Book cover of Russia and the Idea of Europe: A Study in Identity and International Relations

Russia has historically connected to Europe as its significant other. This book describes the nature of the country’s identity development through the love-hate relations with European nations and search for recognition by Western other. Sometimes, Russia has sought to borrow Europe’s institutions and values. Other times, it has positioned itself as a great power and a superior system of internal values relative to “corrupt” Europe. 

Russia and the Idea of Europe

By Iver B. Neumann,

Why should I read it?

1 author picked Russia and the Idea of Europe as one of their favorite books, and they share why you should read it.

What is this book about?

The end of the Soviet system and the transition to the market in Russia, coupled with the inexorable rise of nationalism, brought to the fore the centuries-old debate about Russia's relationship with Europe. In this revised and updated second edition of Russia and the Idea of Europe, Iver Neumann discusses whether the tensions between self-referencing nationalist views and Europe-orientated liberal views can ever be resolved.

Drawing on a wide range of Russian sources, this book retains the broad historical focus of the previous edition and picks up from where the it off in the early 1990s, bringing the discussion fully…


Russian Foreign Policy in the Twenty-First Century and the Shadow of the Past

By Robert Legvold,

Book cover of Russian Foreign Policy in the Twenty-First Century and the Shadow of the Past

Russia’s foreign policy has followed different historical trajectories and relations with the outside world. This excellent collection of works by historians and social scientists focuses on the long “shadows of the past” as a lens through which to assess the country’s international behavior and moments of transformation. The explored themes include the impact of Russian foreign policy on domestic political structures, imperial identity, geographic settings, position within the global economy, and others.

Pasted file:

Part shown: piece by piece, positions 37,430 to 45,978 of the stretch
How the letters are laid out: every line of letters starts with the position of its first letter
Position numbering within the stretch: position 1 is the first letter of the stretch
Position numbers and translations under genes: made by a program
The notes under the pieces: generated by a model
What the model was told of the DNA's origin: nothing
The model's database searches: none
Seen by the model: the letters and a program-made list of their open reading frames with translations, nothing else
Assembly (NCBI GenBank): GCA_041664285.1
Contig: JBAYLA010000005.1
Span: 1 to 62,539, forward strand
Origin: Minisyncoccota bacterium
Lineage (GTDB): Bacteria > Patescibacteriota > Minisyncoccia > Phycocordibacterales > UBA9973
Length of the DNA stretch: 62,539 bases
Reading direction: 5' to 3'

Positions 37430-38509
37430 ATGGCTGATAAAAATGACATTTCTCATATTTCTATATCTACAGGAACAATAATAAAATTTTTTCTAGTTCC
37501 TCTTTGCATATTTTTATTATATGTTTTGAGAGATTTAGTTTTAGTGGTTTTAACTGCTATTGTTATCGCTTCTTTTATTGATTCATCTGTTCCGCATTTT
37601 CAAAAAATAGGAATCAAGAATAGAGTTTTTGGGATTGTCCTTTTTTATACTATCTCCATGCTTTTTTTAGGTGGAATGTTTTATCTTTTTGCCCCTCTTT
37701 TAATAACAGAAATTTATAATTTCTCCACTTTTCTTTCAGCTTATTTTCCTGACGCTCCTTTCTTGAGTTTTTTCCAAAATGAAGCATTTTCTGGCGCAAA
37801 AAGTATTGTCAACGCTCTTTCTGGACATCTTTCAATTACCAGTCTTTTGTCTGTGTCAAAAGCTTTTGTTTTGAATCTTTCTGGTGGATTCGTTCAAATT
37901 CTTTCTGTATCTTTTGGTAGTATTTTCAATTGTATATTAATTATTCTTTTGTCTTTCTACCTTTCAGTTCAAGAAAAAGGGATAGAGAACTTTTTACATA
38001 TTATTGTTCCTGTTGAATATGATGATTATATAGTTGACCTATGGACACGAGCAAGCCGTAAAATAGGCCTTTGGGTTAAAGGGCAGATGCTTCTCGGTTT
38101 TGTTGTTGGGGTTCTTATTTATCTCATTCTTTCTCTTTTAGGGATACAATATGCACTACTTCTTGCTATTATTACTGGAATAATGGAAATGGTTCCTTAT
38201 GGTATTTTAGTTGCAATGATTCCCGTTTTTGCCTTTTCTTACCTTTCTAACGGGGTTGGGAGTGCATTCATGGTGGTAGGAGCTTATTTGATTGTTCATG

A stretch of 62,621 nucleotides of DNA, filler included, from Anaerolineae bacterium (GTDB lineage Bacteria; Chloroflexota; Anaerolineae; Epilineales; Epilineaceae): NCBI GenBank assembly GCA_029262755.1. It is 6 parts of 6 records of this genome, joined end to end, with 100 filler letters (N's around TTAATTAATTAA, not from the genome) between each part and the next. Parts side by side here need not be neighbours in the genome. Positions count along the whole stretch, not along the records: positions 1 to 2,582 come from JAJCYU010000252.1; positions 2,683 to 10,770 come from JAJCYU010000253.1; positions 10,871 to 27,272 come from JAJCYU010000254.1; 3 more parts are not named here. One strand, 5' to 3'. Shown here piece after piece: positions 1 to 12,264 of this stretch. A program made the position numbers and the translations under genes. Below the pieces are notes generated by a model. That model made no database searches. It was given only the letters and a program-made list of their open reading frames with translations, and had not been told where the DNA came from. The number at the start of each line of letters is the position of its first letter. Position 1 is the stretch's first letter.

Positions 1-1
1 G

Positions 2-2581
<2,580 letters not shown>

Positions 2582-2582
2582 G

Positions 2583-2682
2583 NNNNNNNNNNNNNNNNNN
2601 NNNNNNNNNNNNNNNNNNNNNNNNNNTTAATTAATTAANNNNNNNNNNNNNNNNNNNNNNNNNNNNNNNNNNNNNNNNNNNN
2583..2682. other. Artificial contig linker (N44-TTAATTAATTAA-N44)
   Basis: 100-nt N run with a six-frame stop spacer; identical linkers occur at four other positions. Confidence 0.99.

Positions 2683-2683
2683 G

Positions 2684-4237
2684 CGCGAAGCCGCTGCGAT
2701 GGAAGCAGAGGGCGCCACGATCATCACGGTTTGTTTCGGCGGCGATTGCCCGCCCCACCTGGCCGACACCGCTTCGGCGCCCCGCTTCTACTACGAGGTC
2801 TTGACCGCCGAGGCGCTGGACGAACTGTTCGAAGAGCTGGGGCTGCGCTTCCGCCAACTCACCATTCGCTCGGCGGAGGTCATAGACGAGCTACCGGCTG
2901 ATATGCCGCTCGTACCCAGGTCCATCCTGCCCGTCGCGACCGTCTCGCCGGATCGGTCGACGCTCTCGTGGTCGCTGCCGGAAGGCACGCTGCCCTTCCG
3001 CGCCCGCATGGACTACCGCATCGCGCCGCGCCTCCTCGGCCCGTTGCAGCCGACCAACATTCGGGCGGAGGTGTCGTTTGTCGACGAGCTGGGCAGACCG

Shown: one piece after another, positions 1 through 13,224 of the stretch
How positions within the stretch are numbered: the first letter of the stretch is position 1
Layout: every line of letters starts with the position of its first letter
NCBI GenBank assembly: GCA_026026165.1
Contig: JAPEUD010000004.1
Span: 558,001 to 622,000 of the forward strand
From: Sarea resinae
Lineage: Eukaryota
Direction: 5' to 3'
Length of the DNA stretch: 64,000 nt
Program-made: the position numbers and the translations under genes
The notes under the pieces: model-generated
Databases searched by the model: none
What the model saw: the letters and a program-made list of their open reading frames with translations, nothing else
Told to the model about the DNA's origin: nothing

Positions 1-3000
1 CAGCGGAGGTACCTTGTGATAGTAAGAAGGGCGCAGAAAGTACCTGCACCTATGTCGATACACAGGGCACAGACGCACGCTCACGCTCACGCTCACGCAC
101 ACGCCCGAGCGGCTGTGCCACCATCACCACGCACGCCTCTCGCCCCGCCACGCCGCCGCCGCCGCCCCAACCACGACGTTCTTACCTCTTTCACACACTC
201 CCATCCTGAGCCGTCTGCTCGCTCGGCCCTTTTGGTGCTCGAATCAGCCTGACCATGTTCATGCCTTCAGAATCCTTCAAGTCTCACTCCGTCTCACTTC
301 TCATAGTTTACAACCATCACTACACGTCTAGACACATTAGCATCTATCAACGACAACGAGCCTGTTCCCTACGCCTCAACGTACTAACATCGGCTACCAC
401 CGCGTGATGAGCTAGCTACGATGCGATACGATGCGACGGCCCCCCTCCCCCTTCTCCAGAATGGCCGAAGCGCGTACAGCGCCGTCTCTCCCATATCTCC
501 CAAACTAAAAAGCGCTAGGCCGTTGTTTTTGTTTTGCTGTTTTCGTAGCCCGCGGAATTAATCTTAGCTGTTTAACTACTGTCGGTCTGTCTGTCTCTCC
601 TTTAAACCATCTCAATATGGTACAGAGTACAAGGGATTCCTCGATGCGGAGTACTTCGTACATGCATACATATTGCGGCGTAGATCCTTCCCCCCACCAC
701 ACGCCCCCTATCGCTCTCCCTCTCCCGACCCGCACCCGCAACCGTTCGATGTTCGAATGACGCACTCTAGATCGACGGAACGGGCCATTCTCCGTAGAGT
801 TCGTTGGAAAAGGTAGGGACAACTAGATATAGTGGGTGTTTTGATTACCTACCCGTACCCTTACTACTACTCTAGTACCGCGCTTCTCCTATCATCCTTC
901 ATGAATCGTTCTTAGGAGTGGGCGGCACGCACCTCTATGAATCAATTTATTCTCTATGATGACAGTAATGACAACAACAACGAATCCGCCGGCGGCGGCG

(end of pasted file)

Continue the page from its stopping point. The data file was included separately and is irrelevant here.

Russian Foreign Policy in the Twenty-First Century and the Shadow of the Past

By Robert Legvold,

Why should I read it?

1 author picked Russian Foreign Policy in the Twenty-First Century and the Shadow of the Past as one of their favorite books, and they share why you should read it.

What is this book about?

Because the turbulent trajectory of Russia's foreign policy since the collapse of the Soviet Union echoes previous moments of social and political transformation, history offers a special vantage point from which to judge the current course of events. In this book, a mix of leading historians and political scientists examines the foreign policy of contemporary Russia over four centuries of history. The authors explain the impact of empire and its loss, the interweaving of domestic and foreign impulses, long-standing approaches to national security, and the effect of globalization over time. Contributors focus on the underlying patterns that have marked Russian…


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Interested in the Korean War, the Cold War, and the Soviet Union?

7,000+ authors have recommended their favorite books and what they love about them. Browse their picks for the best books about the Korean War, the Cold War, and the Soviet Union.